The basis on which either Mr. Nawodycz or the Respondent actually claimed to satisfy the eligibility requirements is not clear on the record in this case. The Panel notes, however, that the Respondent’s claim to be operating a flower delivery service (which through Mr. Nawodycz is claimed to go back to October 2019) would appear to meet the requirement of paragraph 10.5(b) above.

That gives rise to the same issue as raised by the Complainant’s first challenge: whether or not the Respondent used, or had made demonstrable preparations to use, the disputed domain name in connection with an offering of goods or services in good faith.

The Panel accepts that the matters raised by the Complainant at the least raise suspicions about the Respondent’s bona fides. The Respondent’s explanations for at least some of the matters raised by the Complainant are not necessarily consistent or convincing. Nonetheless, the onus lies on the Complainant to establish on the balance of probabilities, or a preponderance of the evidence, that the Respondent is not offering goods or services in good faith. The Panel is also mindful that there are other proceedings on foot in which the credit of the Respondent will clearly be in question, and where the procedures permit a much more detailed forensic examination of the Respondent’s actions and motivations than is possible in an administrative proceeding of the limited nature of the present proceeding.

The Respondent has admitted knowledge of the Complainant’s Trade Mark as a result of trade mark searches Mr. Nawodycz undertook before registering the disputed domain name. His claim that he did not think the intended use for a flower delivery service would not overlap with the Complainant’s rights is not, on its face, implausible or untenable.

The Panel also notes that the expression “binancé flowers”, which the Respondent says translates into English as “paired flowers”, is not actually a French expression. Google Translate does, however, offer that translation as a translation from French to English.

As the Complainant points out, the business plan and the schedule of “expenditures on average” submitted by the Respondent are undated and could have been created at any time. Mr. Nawodycz, however, has stated in his declaration that the form of documents submitted is the form they took back in October 2019.

It is not entirely clear to the Panel that the declaration has been executed properly. It has been submitted, however, by a firm of Patent and Trade Mark Attorneys and has been presented in the form used for making declarations before the Commissioner of Patents and the Registrar of Trade Marks. It has clearly been submitted with the intention of conveying it has been prepared mindful of the consequences of making a false declaration. Making a false declaration is a criminal offence punishable by imprisonment: up to four years under the Statutory Declarations Act 1959 (Commonwealth) and five years under the Oaths Act 1900 (New South Wales).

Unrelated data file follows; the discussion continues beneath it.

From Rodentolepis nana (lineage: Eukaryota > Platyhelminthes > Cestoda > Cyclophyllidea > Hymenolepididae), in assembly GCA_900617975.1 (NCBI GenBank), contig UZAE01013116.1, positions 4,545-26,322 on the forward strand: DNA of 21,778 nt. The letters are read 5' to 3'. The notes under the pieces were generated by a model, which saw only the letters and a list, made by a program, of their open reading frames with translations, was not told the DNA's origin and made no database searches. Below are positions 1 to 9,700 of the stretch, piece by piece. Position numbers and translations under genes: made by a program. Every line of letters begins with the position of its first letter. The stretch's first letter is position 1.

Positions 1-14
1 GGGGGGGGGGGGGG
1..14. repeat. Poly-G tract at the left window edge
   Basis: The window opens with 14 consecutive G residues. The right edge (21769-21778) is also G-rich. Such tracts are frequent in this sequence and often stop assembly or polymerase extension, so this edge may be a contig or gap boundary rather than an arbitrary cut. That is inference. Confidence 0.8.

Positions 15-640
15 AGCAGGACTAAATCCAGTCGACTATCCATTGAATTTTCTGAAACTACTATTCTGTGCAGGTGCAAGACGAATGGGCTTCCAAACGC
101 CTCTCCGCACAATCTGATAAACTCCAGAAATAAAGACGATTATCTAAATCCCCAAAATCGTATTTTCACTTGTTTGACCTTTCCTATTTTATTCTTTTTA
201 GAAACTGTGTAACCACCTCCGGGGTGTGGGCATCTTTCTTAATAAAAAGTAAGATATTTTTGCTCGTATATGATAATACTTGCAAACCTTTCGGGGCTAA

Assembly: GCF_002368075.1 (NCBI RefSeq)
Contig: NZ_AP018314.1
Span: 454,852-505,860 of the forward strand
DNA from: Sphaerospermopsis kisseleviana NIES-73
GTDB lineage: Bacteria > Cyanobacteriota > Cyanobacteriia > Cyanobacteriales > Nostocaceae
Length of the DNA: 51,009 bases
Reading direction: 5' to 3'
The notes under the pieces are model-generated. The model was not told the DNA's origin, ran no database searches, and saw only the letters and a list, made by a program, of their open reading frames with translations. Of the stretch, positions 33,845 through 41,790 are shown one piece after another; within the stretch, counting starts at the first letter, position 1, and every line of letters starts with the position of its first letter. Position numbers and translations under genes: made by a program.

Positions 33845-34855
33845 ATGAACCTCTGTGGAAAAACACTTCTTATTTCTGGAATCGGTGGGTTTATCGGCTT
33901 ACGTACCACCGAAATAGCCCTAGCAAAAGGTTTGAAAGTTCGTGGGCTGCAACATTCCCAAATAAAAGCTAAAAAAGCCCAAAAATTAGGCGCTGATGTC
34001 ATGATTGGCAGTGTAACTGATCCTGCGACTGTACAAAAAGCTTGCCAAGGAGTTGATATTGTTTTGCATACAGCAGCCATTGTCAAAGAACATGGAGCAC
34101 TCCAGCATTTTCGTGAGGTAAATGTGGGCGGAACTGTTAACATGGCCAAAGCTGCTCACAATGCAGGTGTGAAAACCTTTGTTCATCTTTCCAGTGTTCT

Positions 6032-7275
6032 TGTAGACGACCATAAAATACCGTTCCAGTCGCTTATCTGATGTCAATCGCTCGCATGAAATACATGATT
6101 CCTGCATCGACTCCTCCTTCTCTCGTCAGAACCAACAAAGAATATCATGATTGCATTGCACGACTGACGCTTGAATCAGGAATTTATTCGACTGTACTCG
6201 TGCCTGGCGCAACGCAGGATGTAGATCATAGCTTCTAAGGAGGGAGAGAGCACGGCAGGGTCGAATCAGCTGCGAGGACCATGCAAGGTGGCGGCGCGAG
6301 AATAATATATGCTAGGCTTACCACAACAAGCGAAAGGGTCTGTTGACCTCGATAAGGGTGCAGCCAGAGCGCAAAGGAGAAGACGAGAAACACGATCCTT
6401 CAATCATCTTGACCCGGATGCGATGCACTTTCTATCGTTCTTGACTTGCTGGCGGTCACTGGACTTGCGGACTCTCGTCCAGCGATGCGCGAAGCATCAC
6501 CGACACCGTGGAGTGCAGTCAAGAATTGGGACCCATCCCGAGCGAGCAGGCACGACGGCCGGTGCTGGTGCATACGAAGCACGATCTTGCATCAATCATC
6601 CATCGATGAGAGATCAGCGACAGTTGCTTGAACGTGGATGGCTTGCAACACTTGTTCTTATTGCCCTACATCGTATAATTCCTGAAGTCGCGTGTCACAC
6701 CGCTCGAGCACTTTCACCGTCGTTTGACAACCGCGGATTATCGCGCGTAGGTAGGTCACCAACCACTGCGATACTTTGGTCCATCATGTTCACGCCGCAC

The fact that Mr. Nawodycz has asserted the business plan and “expenditures on average” documents submitted are in the form they took in October 2019 is not necessarily conclusive of those facts. The Panel would not necessarily be bound to accept the assertion for example if it were inconsistent with other objective evidence. In proceedings such as the present where there is no cross-examination or discovery, however, it must be given weight and cannot be simply dismissed.

One might question why a digital marketing business might wish to diversify into a flower delivery business. The possibility cannot be simply dismissed. Moreover, to all intents in purposes, the Respondent does appear to be attempting to operate such a business from the website to which the disputed domain name resolves. There is no evidence before the Panel that the Respondent’s website is not operational.

Noting that there was no (known) pandemic in October 2019, the Panel does not consider that a period of some five to six months for a website for a new business to be up and running is unreasonable or indicative of lack of good faith in itself.

The Panel is mindful of the meme, “On the Internet, nobody knows you’re a dog”.1 On the record in this proceeding, however, the Respondent’s website has not been shown to be a mere pretext or a sham or non-operational.

In these circumstances, the limited nature of a proceeding under the auDRP with no discovery nor cross-examination is not well suited to forming a conclusion about the Respondent’s real motives which, having regard to the nature of the dispute, indicate this case is better suited to resolution in court proceedings.

Given the difference between a flower delivery service and the services provided by the Complainant and the goods and services included within the Complainant’s Trade Mark, therefore, the Panel finds with considerable hesitation that the Complainant has not discharged its onus of demonstrating the Respondent does not have rights or a legitimate interest in the disputed domain name.

C. Registered or Subsequently Used in Bad Faith

In view of the conclusion reached in relation to the second element and the pending proceedings in the Australian Trade Mark Office, no good purpose would be served by addressing this requirement at this stage.

6. Decision

For all the foregoing reasons, the Complaint is denied.

Warwick A. Rothnie
Sole Panelist
Date: June 17, 2020

1 First attributed to the cartoon drawn by Peter Steiner and published by The New Yorker on July 5, 1993.